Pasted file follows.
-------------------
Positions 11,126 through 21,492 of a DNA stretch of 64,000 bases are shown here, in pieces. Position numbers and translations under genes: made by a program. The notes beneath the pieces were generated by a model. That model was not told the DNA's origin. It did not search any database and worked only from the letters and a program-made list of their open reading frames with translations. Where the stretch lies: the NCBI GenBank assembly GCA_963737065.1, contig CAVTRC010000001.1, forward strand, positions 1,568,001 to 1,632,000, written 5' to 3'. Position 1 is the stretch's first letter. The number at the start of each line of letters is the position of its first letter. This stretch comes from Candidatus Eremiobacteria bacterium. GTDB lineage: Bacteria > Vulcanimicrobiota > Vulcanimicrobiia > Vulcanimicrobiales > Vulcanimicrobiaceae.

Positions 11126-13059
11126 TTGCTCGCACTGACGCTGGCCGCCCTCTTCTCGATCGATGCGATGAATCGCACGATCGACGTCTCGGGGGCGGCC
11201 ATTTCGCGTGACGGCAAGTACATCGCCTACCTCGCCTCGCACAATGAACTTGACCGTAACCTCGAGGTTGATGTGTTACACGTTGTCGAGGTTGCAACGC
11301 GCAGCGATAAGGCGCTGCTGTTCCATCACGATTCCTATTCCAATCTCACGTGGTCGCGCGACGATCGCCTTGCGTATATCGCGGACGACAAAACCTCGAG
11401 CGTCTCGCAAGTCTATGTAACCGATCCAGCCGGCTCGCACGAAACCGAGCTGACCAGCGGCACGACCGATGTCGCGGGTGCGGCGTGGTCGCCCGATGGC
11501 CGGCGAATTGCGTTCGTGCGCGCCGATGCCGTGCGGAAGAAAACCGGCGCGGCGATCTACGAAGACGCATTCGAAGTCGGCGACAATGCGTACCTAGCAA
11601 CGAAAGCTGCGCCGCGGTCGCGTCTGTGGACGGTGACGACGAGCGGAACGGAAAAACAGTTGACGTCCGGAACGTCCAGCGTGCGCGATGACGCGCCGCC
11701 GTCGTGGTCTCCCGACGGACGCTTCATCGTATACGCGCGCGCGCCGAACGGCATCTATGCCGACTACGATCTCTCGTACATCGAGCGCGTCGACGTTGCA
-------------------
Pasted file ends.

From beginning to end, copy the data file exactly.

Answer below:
Positions 11,126 through 21,492 of a DNA stretch of 64,000 bases are shown here, in pieces. Position numbers and translations under genes: made by a program. The notes beneath the pieces were generated by a model. That model was not told the DNA's origin. It did not search any database and worked only from the letters and a program-made list of their open reading frames with translations. Where the stretch lies: the NCBI GenBank assembly GCA_963737065.1, contig CAVTRC010000001.1, forward strand, positions 1,568,001 to 1,632,000, written 5' to 3'. Position 1 is the stretch's first letter. The number at the start of each line of letters is the position of its first letter. This stretch comes from Candidatus Eremiobacteria bacterium. GTDB lineage: Bacteria > Vulcanimicrobiota > Vulcanimicrobiia > Vulcanimicrobiales > Vulcanimicrobiaceae.

Positions 11126-13059
11126 TTGCTCGCACTGACGCTGGCCGCCCTCTTCTCGATCGATGCGATGAATCGCACGATCGACGTCTCGGGGGCGGCC
11201 ATTTCGCGTGACGGCAAGTACATCGCCTACCTCGCCTCGCACAATGAACTTGACCGTAACCTCGAGGTTGATGTGTTACACGTTGTCGAGGTTGCAACGC
11301 GCAGCGATAAGGCGCTGCTGTTCCATCACGATTCCTATTCCAATCTCACGTGGTCGCGCGACGATCGCCTTGCGTATATCGCGGACGACAAAACCTCGAG
11401 CGTCTCGCAAGTCTATGTAACCGATCCAGCCGGCTCGCACGAAACCGAGCTGACCAGCGGCACGACCGATGTCGCGGGTGCGGCGTGGTCGCCCGATGGC
11501 CGGCGAATTGCGTTCGTGCGCGCCGATGCCGTGCGGAAGAAAACCGGCGCGGCGATCTACGAAGACGCATTCGAAGTCGGCGACAATGCGTACCTAGCAA
11601 CGAAAGCTGCGCCGCGGTCGCGTCTGTGGACGGTGACGACGAGCGGAACGGAAAAACAGTTGACGTCCGGAACGTCCAGCGTGCGCGATGACGCGCCGCC
11701 GTCGTGGTCTCCCGACGGACGCTTCATCGTATACGCGCGCGCGCCGAACGGCATCTATGCCGACTACGATCTCTCGTACATCGAGCGCGTCGACGTTGCA